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Let $u$ an harmonique function on $\Omega=(a,b)\times (0,+\infty)$ and boundary conditions :

$\displaystyle u(a,y)=u(b,y)=0,\quad\forall y\geq 0$

$\displaystyle u(x,0)=0,\,\lim_{y\to +\infty} u(x,y)=0 \quad \forall x\in (a,b)$

Can we conclude that $\quad u=0$ on $\Omega$ ?

My adempt

Let $$\Omega_{R}=(a,b)\times (0,R),\forall R>0$$By IBP, i show that $$\int_{\Omega_R}u\Delta u=\int_a^{b}u(x,R)\frac{du}{dy}(x,R)dx-\int_{\Omega_R}|\nabla u|^2 $$ Thus $$\forall R>0,\quad \int_{\Omega_R}|\nabla u|^2=\int_a^bu(x,R)\frac{du}{dy}(x,R)dx$$

I need help to cointinuous ( For example to show $\int_{\Omega}|\nabla u|^2=0$)

edit Continuing the initial reasoning, with $a=0$ and $b=\pi$ as suggested by A Ermenko

$\Big(\int_{\Omega_R}|\nabla u|^2\Big)^2=\Big(\int_0^{\pi}u(x,R)\frac{du}{dy}(x,R)dx\Big)^2\\ \leq \int_0^{\pi}u(x,R)^2dx\int_0^{\pi}\Big(\frac{du}{dy}(x,R)\Big)^2dx ,\mbox{by Cauchy–Schwarz inequality }\\\\$

$\leq \int_0^{\pi}u(x,R)^2dx \int_0^{\pi}|\nabla u|^2(x,R)dx \\\\$

$= \int_0^{\pi}u(x,R)^2dx\int_{]0,\pi[\times\{R\}}|\nabla u|^2 \\\\$

$\leq \int_0^{\pi}u(x,R)^2dx \int_{\Omega_R}|\nabla u|^2,\mbox{because} ]0,\pi[\times\{R\}\subset\Omega_R$

Then $$\int_{\Omega_R}|\nabla u|^2\leq \int_0^{\pi}u(x,R)^2.$$ I can only conclude if $\displaystyle ||u(.,R)||_{L^2]0,\pi[}\to^{R\to\infty} 0$

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    $\begingroup$ Isn't it easier to just use maximum principle? $\endgroup$ Commented Aug 3, 2020 at 15:07
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    $\begingroup$ Anyway, for the method you choose: $u(x,R) \frac{du}{dy}(x,R) = \frac12 \frac{d}{dy} |u(x,y)|^2 \Big]_{y = R}$. If the lim of $u(x,y)$ tends to zero, there exists some $R$ for which the integral of this derivative is negative. $\endgroup$ Commented Aug 3, 2020 at 15:10
  • $\begingroup$ @Willie Wong the maximum principale is available if $\Omega$ a bounded domain theoreme 2.17 math.ucdavis.edu/~hunter/pdes/ch2.pdf $\endgroup$
    – Pascal
    Commented Aug 3, 2020 at 17:25
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    $\begingroup$ Let $\Omega_t = \Omega \cap \{ y < t\}$. Apply the maximum principle for $u$ on $\Omega_t$. Take $t\to \infty$. $\endgroup$ Commented Aug 3, 2020 at 18:02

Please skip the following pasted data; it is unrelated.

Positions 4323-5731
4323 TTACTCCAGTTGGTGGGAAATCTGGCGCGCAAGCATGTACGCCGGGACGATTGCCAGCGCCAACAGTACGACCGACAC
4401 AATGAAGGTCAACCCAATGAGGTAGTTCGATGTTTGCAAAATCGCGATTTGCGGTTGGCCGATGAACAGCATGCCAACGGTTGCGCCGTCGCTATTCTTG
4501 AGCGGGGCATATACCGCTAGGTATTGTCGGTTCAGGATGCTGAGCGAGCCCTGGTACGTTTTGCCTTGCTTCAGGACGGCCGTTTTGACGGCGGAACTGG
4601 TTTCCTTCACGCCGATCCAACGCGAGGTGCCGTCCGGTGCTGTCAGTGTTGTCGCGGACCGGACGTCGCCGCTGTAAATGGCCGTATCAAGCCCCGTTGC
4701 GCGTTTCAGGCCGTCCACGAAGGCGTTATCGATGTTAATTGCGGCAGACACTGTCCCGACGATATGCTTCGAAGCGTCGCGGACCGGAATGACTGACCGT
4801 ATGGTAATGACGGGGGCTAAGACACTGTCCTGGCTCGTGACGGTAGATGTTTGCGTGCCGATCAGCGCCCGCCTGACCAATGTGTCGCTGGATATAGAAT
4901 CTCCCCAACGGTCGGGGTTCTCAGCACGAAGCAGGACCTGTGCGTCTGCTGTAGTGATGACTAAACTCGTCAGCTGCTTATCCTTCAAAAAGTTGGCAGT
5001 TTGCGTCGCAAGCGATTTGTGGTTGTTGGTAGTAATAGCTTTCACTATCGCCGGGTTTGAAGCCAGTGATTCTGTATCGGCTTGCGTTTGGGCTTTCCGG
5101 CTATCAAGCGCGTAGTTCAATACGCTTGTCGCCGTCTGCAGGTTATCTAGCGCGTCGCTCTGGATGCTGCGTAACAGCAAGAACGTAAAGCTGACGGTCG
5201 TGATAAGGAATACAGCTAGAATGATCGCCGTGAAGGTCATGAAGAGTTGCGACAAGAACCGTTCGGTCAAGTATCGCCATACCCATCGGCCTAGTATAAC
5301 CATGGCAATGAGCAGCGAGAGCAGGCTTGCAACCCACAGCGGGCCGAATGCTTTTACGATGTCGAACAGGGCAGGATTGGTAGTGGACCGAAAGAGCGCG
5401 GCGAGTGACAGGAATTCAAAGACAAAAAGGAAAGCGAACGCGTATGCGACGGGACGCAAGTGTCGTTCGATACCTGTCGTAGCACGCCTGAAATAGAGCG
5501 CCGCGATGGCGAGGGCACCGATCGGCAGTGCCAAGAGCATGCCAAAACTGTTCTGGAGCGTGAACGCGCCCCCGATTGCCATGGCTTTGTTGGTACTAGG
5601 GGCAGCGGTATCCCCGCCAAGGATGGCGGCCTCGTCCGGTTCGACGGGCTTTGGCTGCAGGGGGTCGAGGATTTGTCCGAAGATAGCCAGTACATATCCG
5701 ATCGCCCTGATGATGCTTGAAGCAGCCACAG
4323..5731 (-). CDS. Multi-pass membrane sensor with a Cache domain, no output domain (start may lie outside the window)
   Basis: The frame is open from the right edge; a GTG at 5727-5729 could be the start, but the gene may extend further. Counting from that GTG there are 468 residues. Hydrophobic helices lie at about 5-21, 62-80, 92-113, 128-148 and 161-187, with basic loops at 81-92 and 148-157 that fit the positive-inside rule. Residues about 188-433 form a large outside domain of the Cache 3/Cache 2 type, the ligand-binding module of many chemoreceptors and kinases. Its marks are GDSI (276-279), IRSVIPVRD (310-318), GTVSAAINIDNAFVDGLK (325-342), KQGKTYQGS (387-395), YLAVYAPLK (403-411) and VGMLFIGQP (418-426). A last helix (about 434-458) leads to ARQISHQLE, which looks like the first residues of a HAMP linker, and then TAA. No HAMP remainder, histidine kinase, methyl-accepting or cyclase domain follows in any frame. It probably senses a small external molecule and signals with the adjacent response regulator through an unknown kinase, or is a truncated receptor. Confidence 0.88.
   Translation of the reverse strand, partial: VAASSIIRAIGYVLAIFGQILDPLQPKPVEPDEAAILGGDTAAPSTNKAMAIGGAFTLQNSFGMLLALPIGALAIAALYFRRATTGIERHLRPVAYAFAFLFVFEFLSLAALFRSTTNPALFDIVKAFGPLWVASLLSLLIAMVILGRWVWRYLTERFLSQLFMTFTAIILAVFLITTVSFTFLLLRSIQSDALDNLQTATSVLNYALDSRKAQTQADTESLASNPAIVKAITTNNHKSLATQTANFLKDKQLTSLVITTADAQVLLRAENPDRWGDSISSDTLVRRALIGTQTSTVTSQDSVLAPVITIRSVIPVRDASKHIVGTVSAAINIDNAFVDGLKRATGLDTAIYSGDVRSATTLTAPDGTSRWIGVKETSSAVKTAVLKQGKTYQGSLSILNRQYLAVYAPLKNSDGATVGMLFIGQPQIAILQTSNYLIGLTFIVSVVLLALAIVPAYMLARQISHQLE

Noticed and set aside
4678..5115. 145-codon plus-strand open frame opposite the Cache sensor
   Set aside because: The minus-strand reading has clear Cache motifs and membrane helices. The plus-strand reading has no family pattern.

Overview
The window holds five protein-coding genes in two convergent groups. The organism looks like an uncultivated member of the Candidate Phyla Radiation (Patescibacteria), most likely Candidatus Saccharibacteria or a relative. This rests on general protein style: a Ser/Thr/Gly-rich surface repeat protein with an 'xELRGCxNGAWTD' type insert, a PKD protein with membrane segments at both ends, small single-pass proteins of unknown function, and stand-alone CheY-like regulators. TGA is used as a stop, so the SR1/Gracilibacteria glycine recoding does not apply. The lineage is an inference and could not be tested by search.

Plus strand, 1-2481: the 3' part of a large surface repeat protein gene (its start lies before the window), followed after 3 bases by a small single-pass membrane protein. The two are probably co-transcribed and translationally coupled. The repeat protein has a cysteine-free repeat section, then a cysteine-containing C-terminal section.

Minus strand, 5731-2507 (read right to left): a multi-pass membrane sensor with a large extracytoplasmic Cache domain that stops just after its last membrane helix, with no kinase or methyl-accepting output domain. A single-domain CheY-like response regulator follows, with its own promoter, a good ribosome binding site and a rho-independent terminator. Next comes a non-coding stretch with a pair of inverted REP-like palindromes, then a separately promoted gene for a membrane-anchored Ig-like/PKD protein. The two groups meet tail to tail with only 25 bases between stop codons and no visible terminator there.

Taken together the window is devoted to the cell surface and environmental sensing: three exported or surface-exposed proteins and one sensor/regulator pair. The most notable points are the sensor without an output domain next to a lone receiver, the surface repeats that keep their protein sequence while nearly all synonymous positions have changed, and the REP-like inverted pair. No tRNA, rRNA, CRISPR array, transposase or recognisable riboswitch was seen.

• $\begingroup$ @Willie Wong I tried to apply the maximum principle with your indication with $ \Omega_t $ but without success. Can you give your answer because I do not see why it is easy and especially that A.Ermenko says that there is a counter example. $\endgroup$
    – Pascal
    Commented Aug 4, 2020 at 4:19

1 Answer 1

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If you want the positive answer you should state your last condition more carefully. For example, add that $u$ is bounded, or that $u(x+iy)$ tends to $0$ as $y\to\infty$ UNIFORMLY with respect to $x$.

As you presently stated, the answer is negative. I sketch the construction of a counterexample.

  1. There exists a non-zero entire function, real on the real line and such that $f(re^{i\theta})\to 0$ as $r\to+\infty$ for every $\theta$. (See, for example, my answer to this question, which explains how to construct $f$.)

  2. $v(z)=\Im f(z)$ is a non-zero harmonic function in the upper half-plane, equal to $0$ on the real line and $u(re^{i\theta})\to 0$ as $r\to+\infty$ for every $\theta\in(0,\pi)$.

  3. Take without loss of generality $a=0,\; b=\pi$, then $e^{-i(z-\pi)}$ maps your strip $0<z<\pi$ into the upper half-plane, with a removed half-disk. So the function $w(z)=v(e^{-i(z-\pi)})$ is harmonic, zero on infinite sides of your half-strip and satisfies the property at $\infty$: $w(x+iy)\to 0$ as $y\to+\infty$ for every $x\in(0,\pi)$. Notice that this function is unbounded. To satisfy the last requirement, that $u(x)=0$ for $0<x<\pi$, set $u(z)=w(z)-w_1(z)$, where $w_1(z)$ is the solution of Dirichlet problem matching the boundary values of $w$ on the finite part of the boundary and bounded in your strip.

Remark. Since every simply connected domain other than the plane is conformally equivalent to the unit disk, your question is equivalent to the following. Suppose that $u$ is harmonic in the unit disk and $\lim_{z\to\zeta} u(z)=0$ for all $\zeta\in\{ \zeta:|\zeta|=1\}\backslash\{1\}$, and moreover $u(z)\to 0$ along any non-tangential segment ending at $1$, that is $u(1-re^{i\theta})\to 0,\; r\to 0$ for every $\theta\in(-\pi/2,\pi/2)$. Does it follow that $u=0$? The answer is NO.

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  • $\begingroup$ @ A.Eremenko I think you are right, assumptions are missing, I edited my post. I have not yet understood the construction of a counter example $\endgroup$
    – Pascal
    Commented Aug 4, 2020 at 4:55
  • $\begingroup$ @cerise: I do not see how you edited your post, but if you add one of the conditions that I suggested, the counterexample will loose its meaning. $\endgroup$ Commented Aug 4, 2020 at 5:26
  • $\begingroup$ @ A.Eremenko I edited to continue my reasoning and didn't add anything as additional assumptions. I noticed that the answer is positive to the question if $\displaystyle ||u(.,R)||_{L^2]0,\pi[}\to^{R\to\infty} 0$ $\endgroup$
    – Pascal
    Commented Aug 4, 2020 at 5:32
  • $\begingroup$ conflicting opinions of experts, does not help me. $\endgroup$
    – Pascal
    Commented Aug 4, 2020 at 11:00
  • $\begingroup$ @cerise: your conclusion that $\| u(,.R)\|_2\to 0,\; R\to\infty$ is incorrect: it does not hold in my example. From your assumptions AS STATED it does NOT follow that $u=0$. Look in the literature about "passing to the limit under the integral sign". $\endgroup$ Commented Aug 4, 2020 at 14:58

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